Connected Research

Union policy research in the 21st century

NAPF calls for budget for pensions

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The National Association of Pension Funds has today called for a budget for pensions (press release; full submission) which addresses a couple of its long-running campaigns: firstly on the need for the government to increase the supply of long-dated and indexed gilts (which these pages have supported); as well as a call for the re-structuring of the last Budget’s intention to taper higher-rate tax relief for those earning above £130,000 (which they haven’t).

Issuing more gilts will help pension schemes and would be a welcome development in the light of the continuing decline in the numbers of people saving in defined benefit schemes, since it is one which would help support those schemes which remain by matching the demand of occupational schemes as well as by reducing the strain on company balance sheets caused by volatility. The NAPF also argues that it is likely to assist the government with a cheap and secure source of finance given the suspension of the quantitative easing programme.

Concerning the higher rate taper, the NAPF has upped the ante a little by drawing up three case studies of people earning as little as £40,000 who may – by an unhappy conjunction of circumstances – be caught by the new rules. I don’t want to get too caught up in these simply because the circumstances for ‘Dave’ themselves – 25% rise in pay following promotion, rise in bonus, car allowance and relocation resulting in the award of a hefty cash allowance – seem to be a little unlikely, not least to members of the Connect Sector of Prospect, but also because they are likely to be worked around in the tax efficiency planning that is likely to apply to individuals in these situations. That includes with respect to redundancy payments, too (and there are a host of consultants just waiting to advise). And because all the situations are one-offs, occurring in one particular year, compared to the regular earnings which is the main target of the taper, I’m not sure they’re terribly helpful, either (other than in illustrating some potential pitfalls).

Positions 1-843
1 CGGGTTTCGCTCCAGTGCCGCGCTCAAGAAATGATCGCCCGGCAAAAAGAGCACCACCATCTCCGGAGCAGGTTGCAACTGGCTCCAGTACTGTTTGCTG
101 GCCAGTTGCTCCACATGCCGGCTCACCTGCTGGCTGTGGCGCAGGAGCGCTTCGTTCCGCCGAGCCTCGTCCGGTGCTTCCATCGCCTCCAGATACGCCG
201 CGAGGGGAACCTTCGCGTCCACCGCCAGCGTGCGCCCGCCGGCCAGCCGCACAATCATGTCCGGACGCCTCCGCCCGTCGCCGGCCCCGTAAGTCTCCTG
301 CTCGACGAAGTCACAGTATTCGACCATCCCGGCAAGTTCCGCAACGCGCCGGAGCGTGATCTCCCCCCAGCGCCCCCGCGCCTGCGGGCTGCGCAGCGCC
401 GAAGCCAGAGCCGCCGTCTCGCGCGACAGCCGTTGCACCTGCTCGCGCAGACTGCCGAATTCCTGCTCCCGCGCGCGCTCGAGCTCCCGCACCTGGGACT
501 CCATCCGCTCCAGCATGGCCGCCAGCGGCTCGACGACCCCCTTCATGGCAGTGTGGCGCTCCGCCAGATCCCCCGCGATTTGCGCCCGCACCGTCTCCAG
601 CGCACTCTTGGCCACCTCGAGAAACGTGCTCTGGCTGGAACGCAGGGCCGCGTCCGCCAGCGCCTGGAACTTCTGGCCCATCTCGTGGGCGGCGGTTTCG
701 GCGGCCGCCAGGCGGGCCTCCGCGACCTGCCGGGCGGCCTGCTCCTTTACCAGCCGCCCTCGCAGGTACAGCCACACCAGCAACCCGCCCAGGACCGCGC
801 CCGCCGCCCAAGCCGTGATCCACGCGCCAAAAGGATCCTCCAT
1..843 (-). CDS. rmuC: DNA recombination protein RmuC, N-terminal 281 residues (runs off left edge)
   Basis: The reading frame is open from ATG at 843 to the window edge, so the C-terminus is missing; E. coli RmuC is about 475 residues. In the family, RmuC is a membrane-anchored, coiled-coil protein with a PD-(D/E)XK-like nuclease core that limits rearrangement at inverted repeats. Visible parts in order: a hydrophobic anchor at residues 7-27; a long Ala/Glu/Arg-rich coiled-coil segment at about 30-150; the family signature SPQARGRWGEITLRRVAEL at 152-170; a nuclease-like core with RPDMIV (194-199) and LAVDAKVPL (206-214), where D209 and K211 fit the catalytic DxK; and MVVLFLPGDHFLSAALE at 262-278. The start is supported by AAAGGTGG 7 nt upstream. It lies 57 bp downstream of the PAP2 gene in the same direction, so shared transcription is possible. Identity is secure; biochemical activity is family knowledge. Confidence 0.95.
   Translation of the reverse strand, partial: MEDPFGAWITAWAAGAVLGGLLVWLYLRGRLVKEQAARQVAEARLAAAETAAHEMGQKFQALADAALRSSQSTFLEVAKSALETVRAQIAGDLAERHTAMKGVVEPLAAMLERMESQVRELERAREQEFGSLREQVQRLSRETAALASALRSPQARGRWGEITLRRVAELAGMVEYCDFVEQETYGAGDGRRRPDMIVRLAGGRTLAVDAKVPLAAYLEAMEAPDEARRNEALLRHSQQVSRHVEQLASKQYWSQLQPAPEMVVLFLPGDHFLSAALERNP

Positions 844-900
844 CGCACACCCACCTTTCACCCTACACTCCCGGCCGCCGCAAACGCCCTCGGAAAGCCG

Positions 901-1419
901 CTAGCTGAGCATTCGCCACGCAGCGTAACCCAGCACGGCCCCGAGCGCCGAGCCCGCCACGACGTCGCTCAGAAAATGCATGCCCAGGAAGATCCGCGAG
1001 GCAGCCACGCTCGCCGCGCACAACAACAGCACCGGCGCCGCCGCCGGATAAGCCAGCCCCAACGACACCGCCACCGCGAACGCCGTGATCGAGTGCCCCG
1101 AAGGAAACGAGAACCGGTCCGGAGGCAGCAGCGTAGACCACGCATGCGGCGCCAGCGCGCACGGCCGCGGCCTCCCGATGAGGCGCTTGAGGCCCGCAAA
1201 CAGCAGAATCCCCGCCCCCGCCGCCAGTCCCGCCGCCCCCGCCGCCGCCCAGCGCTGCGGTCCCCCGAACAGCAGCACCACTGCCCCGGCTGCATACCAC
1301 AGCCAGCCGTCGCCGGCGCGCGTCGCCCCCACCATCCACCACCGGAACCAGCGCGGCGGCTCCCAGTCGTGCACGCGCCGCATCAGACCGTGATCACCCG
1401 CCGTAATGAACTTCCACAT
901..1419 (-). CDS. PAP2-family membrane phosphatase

It remains correct to address the imbalance in tax reliefs earned by this part of the population, as the Chancellor is seeking to do: 1% of the population earn at this level (perhaps more correct to say regularly earn at this level) but they receive 25% of tax relief.

What I was attracted by, however, and thus in isolation from the issue of the taper itself, was the NAPF’s quid pro quo for abandoning it: a reduction in the annual allowance for tax-free pension contributions from £245,000 to a figure between £45,000 and £60,000 (figures which, of course, remain well beyond the means of most ordinary pension savers). Not being a tax expert, I don’t know how this works out in terms of likely tax yield or its spread across taxpayers more generally, both of which are clearly critical, but it does seem an interesting option in terms of exploring how what money is made available by the Treasury for pensions tax relief is fairly distributed. The NAPF, which points out that the figures to work out the likely yield simply aren’t in the public domain, argues that it is likely to achieve savings which are at least as much as it believes the measure will yield in practice – and perhaps as much as the Treasury thinks it will. (Nice work, there!)

I’m not sure how this squares with one of the NAPF’s criticisms of the taper (that high-paid executives will lose interest in good quality pensions if they become disengaged from them) – surely the same argument applies if annual tax relief is limited to a maximum of £45,000-£60,000 in pension contributions. Nevertheless, when there is a need to encourage both scheme sponsors to offer good quality workplace provision and to encourage people that pension schemes are worth having and saving in, not least among the low paid, looking at how available tax reliefs are used and distributed is an important consideration.

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Written by Calvin

25/02/2010 at 5:38 pm

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